I enjoyed the clip of the ‘mean arnd mardy’ Shardows from their arly days. Ho, I knew all their tunes... Shazarm, Wonderful larnd, Guitar tarngo, Foot Trapper. Then there was that other one about an Red Indiarn bloke... The one parachutists shout out. Germolino. Him. Of course, they became much more farmily friendly as the years parssed. Oh yarss. I believe they (an instrumentular group) represarnted the UK in An Song (as in singing) for Europe. An blibbing odd choice if you arsk me. What the blibbing flip were they doing singing? They’d never done it before. I can’t remember the song, anyway. Couldn’t have been much cop. It probably came second. We always did in those days. Ho yarss, Kennarth the Cellar, Karthy Kerbstone, Clogger Rogger... all of them. Never won. Don’t know why we kept entering the blibbing thing. Oh, I’m forgetting that one about an puppet made of string sung by... something to do with the seaside... her with the feet. That won.
What was that Shardows song called, again? No it’s gone. Carn you help?
Lemmy B. de Juan.
Something seems strangely familiar about that so-called letter, but I can’t quite put my finger on it.
Well, time to get on with some grambling. How did The Grambler’s predictions for last week fare? Not too badly. We won. Still made a loss of 21 pees though. What happened? Read on...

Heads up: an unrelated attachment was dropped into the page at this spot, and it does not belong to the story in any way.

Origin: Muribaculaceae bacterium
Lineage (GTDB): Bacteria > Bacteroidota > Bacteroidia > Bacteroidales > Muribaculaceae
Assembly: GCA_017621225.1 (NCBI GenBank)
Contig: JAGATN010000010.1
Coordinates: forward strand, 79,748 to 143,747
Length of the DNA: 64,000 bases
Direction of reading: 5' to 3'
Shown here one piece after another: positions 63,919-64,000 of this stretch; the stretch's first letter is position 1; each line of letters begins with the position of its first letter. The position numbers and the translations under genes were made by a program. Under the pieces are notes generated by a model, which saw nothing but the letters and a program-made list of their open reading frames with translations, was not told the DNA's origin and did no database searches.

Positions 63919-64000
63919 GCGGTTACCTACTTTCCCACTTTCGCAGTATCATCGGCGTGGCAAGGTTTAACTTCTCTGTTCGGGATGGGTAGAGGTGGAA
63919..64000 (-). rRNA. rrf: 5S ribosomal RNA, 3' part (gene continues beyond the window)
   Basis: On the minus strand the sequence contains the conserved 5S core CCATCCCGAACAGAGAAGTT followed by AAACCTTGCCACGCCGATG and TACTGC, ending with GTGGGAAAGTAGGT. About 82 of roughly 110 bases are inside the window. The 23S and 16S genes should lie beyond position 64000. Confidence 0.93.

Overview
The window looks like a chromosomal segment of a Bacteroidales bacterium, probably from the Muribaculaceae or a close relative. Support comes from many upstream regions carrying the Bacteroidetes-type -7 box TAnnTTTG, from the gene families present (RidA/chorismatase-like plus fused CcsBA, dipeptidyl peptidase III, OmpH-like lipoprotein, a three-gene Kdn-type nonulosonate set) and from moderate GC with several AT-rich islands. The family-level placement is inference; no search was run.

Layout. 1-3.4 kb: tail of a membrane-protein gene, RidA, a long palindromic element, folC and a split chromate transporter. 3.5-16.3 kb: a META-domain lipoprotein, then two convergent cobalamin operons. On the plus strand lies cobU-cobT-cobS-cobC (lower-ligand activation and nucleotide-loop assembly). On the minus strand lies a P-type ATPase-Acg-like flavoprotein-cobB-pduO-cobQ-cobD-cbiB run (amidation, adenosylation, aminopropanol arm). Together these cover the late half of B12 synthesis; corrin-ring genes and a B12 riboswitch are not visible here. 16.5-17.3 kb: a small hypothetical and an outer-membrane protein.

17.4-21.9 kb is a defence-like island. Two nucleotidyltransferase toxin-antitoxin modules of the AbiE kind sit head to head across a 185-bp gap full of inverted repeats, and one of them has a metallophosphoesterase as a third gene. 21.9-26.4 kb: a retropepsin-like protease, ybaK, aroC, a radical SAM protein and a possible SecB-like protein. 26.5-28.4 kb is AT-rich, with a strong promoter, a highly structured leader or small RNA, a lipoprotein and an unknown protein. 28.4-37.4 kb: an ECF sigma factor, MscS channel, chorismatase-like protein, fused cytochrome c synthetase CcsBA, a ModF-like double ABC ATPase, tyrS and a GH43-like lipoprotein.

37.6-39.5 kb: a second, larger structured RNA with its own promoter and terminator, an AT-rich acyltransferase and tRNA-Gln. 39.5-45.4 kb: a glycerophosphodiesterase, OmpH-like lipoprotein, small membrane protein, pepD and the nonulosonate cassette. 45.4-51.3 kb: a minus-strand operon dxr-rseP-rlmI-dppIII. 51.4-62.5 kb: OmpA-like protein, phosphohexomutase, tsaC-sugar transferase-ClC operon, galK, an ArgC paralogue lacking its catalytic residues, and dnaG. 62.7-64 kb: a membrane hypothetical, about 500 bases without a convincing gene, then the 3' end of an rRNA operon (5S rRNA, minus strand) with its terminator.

Newcastle vs Crystal Palace - Prediction Home win
Result - Newcastle 1 Crystal Palace 0
Mikel Merino came off the bench to head Newcastle to a 1-0 victory with his first goal in English football.
The Spaniard's bullet header from Matt Ritchie's 85th-minute corner handed the Magpies a win they barely deserved on an afternoon where they were poor for long periods before producing a late flurry.
Palace, who enjoyed the better of much of the game, ultimately paid for not making the most of their chances, the best of which fit-again winger Wilfried Zaha headed wide before the break.
Nottingham Forest vs Burton Albion - Prediction Home win
Result - Nottingham Forest 2 Burton Albion 0
The Brewers had the best chance of an uneventful first half when Eric Lichaj's superb goal-line block denied Lloyd Dyer.
Forest started the second half much better and led when Stephen Bywater's punched clearance fell to Barrie McKay, who volleyed into the top corner.
Lichaj fired home a close-range second after a neat flick from McKay.
Wolves vs Preston - Prediction Home win
Result - Wolves 3 Preston 2
Ivan Cavaleiro gave them the lead when he tapped in Barry Douglas' cross, and Leo Bonatini scored from the spot after Josh Harrop fouled Matt Doherty.
Bonatini slotted home his second after Jota's shot was saved by Chris Maxwell but Jordan Hugill headed a goal back and Conor Coady put into his own net.
Preston had Alan Browne sent off for a second yellow late on.
Doncaster vs Walsall - Prediction Home win
Result - Doncaster 0 Walsall 3
Oh dear, oh dear, oh dear
The hosts were punished in the second half. On 62 minutes, Tyler Roberts pinched the ball away from Joe Wright and squared to Erhun Oztumer, who slotted in from close range.
And after 66 minutes the lead was doubled when Joe Edwards found Oztumer in space to fire past Ian Lawlor.